A police negotiator with the SWAT team gave up talking to the suspect. Instead, he began singing. The song he sang was the old Bing Crosby song, White Christmas. You know how it goes: “I’m dreaming of a White Christmas….”

Then something dramatic happened. The song soothed the armed man so much that he gave himself up to the police without anyone getting hurt. That’s a message all by itself!
If you spend some time in the 34th chapter of Isaiah, you’ll read about such things as the stench of death—falling stars—burning sulfur—a blazing fire—and the desolate land. Replacing those thoughts here in Isaiah 35 are a re-created world—fields bright with blossoms—water gushing in the wilderness—streams in the desert—and a highway that leads to God. This garden land is the home which the Lord has prepared for His returning people. It will be like, well, like paradise (hold on to that thought for a moment).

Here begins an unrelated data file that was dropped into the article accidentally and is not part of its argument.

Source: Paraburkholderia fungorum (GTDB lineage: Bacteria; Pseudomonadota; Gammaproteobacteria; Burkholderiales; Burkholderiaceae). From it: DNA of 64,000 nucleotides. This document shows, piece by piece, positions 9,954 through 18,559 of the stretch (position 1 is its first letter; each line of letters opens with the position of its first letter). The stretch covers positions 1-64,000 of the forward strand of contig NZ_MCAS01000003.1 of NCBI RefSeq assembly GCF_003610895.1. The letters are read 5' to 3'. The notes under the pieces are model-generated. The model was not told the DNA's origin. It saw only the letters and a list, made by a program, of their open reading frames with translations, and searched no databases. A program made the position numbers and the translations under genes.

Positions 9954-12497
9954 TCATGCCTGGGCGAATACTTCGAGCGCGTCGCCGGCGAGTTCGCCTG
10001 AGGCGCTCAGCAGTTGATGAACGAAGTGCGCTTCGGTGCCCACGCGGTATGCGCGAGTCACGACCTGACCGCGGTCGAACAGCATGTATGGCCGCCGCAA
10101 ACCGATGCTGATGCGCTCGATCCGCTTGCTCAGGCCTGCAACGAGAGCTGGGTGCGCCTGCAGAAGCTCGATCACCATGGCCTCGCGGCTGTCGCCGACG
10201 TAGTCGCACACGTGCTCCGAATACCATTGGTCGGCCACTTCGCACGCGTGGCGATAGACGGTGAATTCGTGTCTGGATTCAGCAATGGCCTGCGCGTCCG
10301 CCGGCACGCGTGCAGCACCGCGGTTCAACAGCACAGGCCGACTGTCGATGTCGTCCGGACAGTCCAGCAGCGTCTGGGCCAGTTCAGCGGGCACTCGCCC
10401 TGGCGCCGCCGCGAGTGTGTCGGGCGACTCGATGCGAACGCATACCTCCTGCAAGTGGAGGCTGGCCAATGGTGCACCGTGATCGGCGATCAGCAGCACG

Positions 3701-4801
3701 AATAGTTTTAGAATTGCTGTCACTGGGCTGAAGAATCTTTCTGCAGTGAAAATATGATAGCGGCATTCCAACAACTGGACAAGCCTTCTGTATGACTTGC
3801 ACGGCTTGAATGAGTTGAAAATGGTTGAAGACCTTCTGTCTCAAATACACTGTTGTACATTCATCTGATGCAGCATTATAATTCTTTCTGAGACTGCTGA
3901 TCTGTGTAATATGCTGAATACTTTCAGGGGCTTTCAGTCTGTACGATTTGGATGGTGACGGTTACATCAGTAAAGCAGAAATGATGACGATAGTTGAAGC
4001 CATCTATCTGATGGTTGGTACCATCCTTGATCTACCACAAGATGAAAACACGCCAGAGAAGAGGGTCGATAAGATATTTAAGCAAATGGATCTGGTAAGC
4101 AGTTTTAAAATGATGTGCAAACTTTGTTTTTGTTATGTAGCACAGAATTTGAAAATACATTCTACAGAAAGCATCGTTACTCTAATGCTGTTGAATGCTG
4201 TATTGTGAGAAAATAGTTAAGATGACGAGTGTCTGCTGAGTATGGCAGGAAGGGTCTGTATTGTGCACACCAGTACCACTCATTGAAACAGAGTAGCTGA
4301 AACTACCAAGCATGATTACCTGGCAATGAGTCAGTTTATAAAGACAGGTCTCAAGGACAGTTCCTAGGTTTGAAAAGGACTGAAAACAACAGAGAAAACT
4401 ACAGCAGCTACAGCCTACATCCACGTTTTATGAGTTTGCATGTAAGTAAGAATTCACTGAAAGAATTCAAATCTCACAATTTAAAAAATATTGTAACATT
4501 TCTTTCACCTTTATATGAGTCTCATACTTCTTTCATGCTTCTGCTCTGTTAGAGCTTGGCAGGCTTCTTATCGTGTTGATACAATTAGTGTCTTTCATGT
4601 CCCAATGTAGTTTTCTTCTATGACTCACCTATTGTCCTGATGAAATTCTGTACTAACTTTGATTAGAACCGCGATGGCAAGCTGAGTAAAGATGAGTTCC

Droughts are something we are accustomed to here in Georgia and it always seems like its flooding somewhere else in the country at the same time. Droughts come in all kinds of ways. There are physical droughts and spiritual droughts. Let’s be honest here, sometimes we out ourselves in the desert. There are droughts of our own making. Grief and sorrow, discouragement and disappointment cause us to go into isolation—to separate ourselves from the very source of our strength.

Do you remember the story of Elijah? That’s what he did. He won the battle of the gods on Mt. Carmel but became terrified by the threats of Queen Jezebel. He started feeling sorry for himself—became exhausted at always being in the public eye—of challenging the status quo—so he ran to the desert. He hid in a cave and wished he was dead. Life had become too complicated, and he’d had enough. But God found him in the desert—asked him what he was doing there—and told him to get up and get out of there!

Do you ever feel like Elijah? Nobody understands—nobody cares. I’m all alone facing this difficulty. You need to stop complaining long enough to listen because there’s another voice in the wilderness. It’s God and He’s coming to get you—to lead you to higher ground—because God is right there in the desert with you my friends!

These wonderful promises in Isaiah’s vision are directed to the people of God, to us, but when will they happen? Well, in one way, they already have. This vision points to the deliverance of the Israelites from their bondage in Babylon, which was an immediate concern for Isaiah.